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Difference between RP2 and RP3 phenotypes in X linked retinitis pigmentosa
  1. Christina J Flaxel,a,
  2. Marcelle Jaya,
  3. Dawn L Thiseltona,
  4. Mani Nayudua,
  5. Alison J Hardcastlea,
  6. Alan Wrightb,
  7. Alan C Birda
  1. aInstitute of Ophthalmology and Moorfields Eye Hospital, London, bMRC Human Genetics Unit, Western General Hospital, Edinburgh Currently affiliated with the University of Southern California, Doheny Eye Institute, Los Angeles, CA, USA.
  1. Professor Alan Bird, Moorfields Eye Hospital, City Road, London EC1V 2PD.

Abstract

AIM X linked retinitis pigmentosa (XLRP) has two genetic loci known as “RP2” and “RP3”. Clinical features reported to differentiate RP2 from RP3 include a higher prevalence of myopia and primary cone dysfunction in RP2, and late onset night blindness and tapetal reflex in RP3. Members from 14 XLRP families were examined in an attempt to verify these differences.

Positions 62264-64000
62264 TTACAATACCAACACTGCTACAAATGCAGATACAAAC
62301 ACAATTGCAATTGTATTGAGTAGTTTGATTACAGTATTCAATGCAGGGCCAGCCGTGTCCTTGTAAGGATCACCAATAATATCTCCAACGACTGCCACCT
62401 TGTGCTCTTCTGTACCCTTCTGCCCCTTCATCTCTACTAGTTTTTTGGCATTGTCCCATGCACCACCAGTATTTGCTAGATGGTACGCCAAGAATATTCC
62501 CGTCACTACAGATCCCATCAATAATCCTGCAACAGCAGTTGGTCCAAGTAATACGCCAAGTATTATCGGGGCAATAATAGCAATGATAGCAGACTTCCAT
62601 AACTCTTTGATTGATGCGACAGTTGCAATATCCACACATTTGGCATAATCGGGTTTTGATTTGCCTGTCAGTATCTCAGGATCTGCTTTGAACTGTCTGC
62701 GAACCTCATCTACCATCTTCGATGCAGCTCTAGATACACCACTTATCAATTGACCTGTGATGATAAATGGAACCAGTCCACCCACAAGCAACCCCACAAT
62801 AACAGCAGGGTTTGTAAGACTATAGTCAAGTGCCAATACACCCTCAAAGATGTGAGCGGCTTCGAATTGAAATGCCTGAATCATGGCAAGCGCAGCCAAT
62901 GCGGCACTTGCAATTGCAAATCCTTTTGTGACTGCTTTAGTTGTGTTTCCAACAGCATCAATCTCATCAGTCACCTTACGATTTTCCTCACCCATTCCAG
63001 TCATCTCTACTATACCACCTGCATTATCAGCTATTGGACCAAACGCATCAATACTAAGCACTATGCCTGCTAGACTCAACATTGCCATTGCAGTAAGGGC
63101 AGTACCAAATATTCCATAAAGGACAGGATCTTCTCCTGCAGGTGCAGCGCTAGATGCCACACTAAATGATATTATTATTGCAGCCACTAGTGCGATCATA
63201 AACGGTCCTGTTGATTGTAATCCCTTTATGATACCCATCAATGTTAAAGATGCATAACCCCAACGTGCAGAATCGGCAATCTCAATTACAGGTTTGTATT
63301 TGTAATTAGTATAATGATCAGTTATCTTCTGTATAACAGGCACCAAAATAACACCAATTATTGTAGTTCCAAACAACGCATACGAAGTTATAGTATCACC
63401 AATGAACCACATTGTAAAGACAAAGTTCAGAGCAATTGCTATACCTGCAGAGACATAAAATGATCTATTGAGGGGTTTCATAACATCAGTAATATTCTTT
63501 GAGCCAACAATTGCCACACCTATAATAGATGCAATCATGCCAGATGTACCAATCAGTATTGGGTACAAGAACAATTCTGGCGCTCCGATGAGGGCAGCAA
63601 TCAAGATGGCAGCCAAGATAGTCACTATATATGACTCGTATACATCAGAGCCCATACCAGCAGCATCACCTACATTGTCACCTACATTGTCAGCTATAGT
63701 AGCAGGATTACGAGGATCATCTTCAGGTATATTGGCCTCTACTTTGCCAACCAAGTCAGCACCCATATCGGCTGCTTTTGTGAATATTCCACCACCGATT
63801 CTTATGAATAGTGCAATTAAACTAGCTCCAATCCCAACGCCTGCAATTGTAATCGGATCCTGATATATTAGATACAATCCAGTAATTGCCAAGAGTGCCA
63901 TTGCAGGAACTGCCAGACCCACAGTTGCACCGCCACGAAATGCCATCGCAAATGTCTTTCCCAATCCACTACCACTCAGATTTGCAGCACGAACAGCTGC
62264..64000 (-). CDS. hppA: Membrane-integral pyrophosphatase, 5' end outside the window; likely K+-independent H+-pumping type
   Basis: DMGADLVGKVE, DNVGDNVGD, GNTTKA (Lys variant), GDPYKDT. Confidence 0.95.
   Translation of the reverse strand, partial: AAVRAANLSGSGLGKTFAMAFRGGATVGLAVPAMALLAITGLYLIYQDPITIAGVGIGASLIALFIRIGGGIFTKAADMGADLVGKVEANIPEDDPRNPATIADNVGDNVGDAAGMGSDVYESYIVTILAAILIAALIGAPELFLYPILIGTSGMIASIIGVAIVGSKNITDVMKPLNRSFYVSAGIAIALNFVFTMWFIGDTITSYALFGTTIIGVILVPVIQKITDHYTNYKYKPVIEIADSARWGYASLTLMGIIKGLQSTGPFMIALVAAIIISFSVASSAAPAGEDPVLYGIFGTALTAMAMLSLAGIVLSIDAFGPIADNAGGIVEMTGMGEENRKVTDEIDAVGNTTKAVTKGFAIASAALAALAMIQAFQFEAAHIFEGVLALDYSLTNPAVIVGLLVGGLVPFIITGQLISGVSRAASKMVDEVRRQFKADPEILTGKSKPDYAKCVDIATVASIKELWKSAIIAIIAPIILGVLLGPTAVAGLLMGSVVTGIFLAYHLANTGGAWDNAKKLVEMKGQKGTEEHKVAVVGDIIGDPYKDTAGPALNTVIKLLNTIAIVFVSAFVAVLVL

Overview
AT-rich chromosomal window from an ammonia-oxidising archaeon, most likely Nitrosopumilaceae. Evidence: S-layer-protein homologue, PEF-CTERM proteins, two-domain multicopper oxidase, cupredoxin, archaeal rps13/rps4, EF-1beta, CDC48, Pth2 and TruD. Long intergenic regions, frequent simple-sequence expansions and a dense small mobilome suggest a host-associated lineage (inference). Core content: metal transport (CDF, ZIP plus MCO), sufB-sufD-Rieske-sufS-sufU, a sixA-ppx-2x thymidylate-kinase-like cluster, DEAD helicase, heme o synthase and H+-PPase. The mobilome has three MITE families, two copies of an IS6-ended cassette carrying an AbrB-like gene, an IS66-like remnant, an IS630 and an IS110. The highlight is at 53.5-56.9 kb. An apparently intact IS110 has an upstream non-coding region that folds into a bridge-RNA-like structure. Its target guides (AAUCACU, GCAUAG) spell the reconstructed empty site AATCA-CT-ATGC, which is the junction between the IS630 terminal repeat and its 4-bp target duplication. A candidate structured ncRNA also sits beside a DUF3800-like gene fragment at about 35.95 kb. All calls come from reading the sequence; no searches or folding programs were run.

METHODS 16 affected males and 37 females from 14 XLRP families assigned as either RP2 or RP3 by haplotype analysis and/or by heterogeneity analysis were examined. Members of all 14 families who were willing to participate but unavailable for examination were contacted and detailed interviews carried out.

RESULTS No clear phenotypic differences were found that could be used to reliably differentiate RP2 from RP3 with respect to myopia and onset of night blindness. The tapetal reflex was also found to be present in carriers of both RP2 and RP3.

CONCLUSIONS XLRP is a heterogeneous class of rod degenerative disorders with no clear phenotypic differentiation between the two genetic loci RP2 and RP3. There is a continuum of clinical presentations which can be seen in both RP2 and RP3, but the features within a given family tend to be consistent. However, interfamilial variability is prevalent leading to a wide range of clinical presentations and more than one abnormal allele at each gene locus cannot be excluded.

  • RP phenotypes
  • X linked retinitis pigmentosa

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